It should be recognized that one of the limitation of the study may be considered the fact that we have not studied the association of TA with apolipoprotein E (ApoE) level and ApoE genetic variants. The potential role of ApoE gene on lipid response to statin treatment and longevity has been investigated by numerous studies (Panza et al., 2007; Zintzaras et al., 2009). It can be assumed that the polymorphism of ApoE gene may determine influence of statins on TA. This issue could be the subject of further research.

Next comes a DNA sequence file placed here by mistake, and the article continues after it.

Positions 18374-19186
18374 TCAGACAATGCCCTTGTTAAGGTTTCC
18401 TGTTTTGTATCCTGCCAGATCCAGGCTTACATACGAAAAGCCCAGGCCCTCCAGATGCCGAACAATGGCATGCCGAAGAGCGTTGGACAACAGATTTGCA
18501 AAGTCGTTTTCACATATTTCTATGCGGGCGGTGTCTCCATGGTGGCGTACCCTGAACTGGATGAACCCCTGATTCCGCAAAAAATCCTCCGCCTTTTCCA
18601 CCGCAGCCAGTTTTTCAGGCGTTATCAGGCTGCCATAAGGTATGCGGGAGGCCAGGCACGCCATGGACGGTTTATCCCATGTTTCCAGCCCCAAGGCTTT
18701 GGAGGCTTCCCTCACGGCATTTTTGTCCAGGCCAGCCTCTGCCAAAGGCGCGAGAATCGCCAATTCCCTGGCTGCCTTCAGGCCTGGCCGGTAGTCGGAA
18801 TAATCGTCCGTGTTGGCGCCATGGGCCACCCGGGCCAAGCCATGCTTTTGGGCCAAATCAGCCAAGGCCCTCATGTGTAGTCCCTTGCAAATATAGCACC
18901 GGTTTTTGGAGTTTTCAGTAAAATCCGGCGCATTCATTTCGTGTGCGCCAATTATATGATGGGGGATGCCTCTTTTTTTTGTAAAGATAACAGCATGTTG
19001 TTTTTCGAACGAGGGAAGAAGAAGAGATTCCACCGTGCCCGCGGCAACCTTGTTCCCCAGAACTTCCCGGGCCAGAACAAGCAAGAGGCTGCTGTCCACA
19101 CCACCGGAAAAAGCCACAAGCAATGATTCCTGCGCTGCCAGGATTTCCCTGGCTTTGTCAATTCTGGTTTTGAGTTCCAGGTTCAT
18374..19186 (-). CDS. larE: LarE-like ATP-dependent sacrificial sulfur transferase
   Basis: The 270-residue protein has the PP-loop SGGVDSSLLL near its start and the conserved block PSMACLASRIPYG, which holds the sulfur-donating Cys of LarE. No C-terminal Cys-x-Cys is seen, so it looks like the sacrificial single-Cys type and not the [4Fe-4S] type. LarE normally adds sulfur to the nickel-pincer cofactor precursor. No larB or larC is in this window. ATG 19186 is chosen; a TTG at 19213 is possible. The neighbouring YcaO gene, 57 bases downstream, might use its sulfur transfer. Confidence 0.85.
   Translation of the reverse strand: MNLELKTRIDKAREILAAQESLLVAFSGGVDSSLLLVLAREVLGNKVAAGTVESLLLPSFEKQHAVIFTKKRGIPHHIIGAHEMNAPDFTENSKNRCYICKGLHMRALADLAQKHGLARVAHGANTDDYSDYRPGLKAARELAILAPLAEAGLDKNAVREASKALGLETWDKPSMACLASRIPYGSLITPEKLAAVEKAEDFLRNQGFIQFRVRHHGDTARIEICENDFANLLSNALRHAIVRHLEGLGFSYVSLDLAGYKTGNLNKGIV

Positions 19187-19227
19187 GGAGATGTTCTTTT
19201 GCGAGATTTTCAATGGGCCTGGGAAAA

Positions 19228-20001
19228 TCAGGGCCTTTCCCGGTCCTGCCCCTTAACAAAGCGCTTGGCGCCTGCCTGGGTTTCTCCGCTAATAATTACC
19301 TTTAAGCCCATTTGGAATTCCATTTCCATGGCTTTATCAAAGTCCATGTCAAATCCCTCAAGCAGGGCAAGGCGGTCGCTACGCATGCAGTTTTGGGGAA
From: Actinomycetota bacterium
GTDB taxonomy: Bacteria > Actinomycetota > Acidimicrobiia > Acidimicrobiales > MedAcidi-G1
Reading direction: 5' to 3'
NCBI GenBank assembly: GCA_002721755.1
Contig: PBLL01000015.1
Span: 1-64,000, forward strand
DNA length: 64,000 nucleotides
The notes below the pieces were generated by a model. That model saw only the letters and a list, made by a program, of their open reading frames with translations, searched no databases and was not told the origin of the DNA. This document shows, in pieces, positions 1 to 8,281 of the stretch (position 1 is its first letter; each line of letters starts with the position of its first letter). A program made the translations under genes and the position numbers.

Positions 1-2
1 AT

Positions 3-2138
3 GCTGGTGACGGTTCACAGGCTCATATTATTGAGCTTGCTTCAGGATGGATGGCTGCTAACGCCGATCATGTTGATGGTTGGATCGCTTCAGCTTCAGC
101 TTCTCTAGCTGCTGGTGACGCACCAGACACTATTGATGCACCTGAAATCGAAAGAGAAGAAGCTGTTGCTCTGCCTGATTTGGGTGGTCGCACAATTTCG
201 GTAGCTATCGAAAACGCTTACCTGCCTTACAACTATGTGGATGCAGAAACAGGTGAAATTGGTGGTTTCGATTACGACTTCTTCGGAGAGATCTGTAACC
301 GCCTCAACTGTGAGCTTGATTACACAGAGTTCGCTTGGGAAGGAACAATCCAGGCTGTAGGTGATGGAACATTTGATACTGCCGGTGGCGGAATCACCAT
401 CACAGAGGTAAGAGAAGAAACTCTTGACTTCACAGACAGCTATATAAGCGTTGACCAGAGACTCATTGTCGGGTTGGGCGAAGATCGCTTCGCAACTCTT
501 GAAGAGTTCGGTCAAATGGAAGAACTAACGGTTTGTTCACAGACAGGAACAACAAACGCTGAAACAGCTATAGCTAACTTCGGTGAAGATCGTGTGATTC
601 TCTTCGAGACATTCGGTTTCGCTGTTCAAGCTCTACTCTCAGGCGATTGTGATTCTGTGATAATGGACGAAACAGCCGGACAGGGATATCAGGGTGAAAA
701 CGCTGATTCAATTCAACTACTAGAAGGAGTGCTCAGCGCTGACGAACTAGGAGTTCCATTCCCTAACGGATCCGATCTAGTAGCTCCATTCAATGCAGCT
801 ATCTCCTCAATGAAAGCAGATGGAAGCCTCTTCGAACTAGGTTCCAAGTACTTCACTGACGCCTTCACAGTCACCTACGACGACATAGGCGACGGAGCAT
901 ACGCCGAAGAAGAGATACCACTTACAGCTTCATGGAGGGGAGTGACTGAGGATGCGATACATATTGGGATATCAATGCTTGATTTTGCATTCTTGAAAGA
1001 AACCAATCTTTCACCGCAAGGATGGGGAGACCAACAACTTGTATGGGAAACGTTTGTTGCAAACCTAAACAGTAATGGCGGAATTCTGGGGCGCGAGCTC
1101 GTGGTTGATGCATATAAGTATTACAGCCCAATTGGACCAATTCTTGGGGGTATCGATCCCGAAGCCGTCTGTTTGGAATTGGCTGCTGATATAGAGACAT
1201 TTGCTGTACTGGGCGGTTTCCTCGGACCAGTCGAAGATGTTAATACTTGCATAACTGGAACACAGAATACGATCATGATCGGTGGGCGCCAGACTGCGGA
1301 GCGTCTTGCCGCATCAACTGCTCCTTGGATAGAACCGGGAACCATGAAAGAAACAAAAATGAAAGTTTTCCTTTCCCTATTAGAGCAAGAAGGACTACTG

Recently, there has been a major focus on finding potential modulators of TA. In experimental studies gene therapy (Boccardi and Herbig, 2012), telomerase-specific promoters (Bernades de Jesus and Blasco, 2012) had been investigated. Recently, it was demonstrated that TA can be influenced by stress and lifestyles (Jacobs et al., 2011; Daubenmier et al., 2012; Lavretsky et al., 2013). Lifestyle intervention, comprising a low-fat diet, regular physical activity, and psycho-emotional stress reduction for 3 months, led to a significant TA increase in mononuclear cells. In another study, it was shown that the Mediterranean diet also led to an increase in TA (Boccardi et al., 2013b). The potential to modulate the TA is of great interest given the importance of telomerase function to cells. As already mentioned, telomerase maintains TL and prevents telomere dysfunction. Since the TL in leukocytes reflects TL in progenitor stem cells, it is these TL and TA that indicate the functional stem progenitor cell state (Oeseburg et al., 2007) and therefore the ability of tissues to repair damage, also in the vessel wall (Boytsov et al., 2013). The relationship between TL and the ability of tissues to repair damages explains the fact that TL and TA can be considered as universal markers of biological aging and aging of the cardiovascular system. This is confirmed by the results of the following studies. The correlation between the short TL in leukocytes and high mortality has been revealed in individuals older than 60 years (Sahin and Depinho, 2010). The association between TL and the duration of healthy life but not between the TL and mortality has been shown in a large cohort study (Njajou et al., 2009). Individuals who had longer telomeres showed better health profile (fewer age-related diseases, better cognitive function, and better lipid composition). The results of several cross-sectional (Satoh et al., 2009; Brouilette et al., 2003) and longitudinal (Brouilette et al., 2007; Farzaneh-Far et al., 2008) studies suggest that there is a relationship between telomere biology and risk of developing and prognosis of CVD. People with shorter telomeres have higher CHD risk. Telomeres are shorter in patients with early CHD onset and myocardial infarction (Brouilette et al., 2007), as well as in patients with carotid atherosclerosis (Nzietchueng et al., 2011). At the same time, TA may be an even more sensitive and modifiable marker of aging and disease than TL. Promising results were obtained both in experimental and clinical studies. TA increase in vitro promotes the cells’ lifetime prolongation and the genome stability (Zhu et al., 2000). TA decrease leads to the telomere shortening, regardless of chronological age, and is associated with increased CVD risk (Serrano and Andres, 2004). In healthy women, TA not TL was associated with the main cardiovascular risk factors (Epel et al., 2010).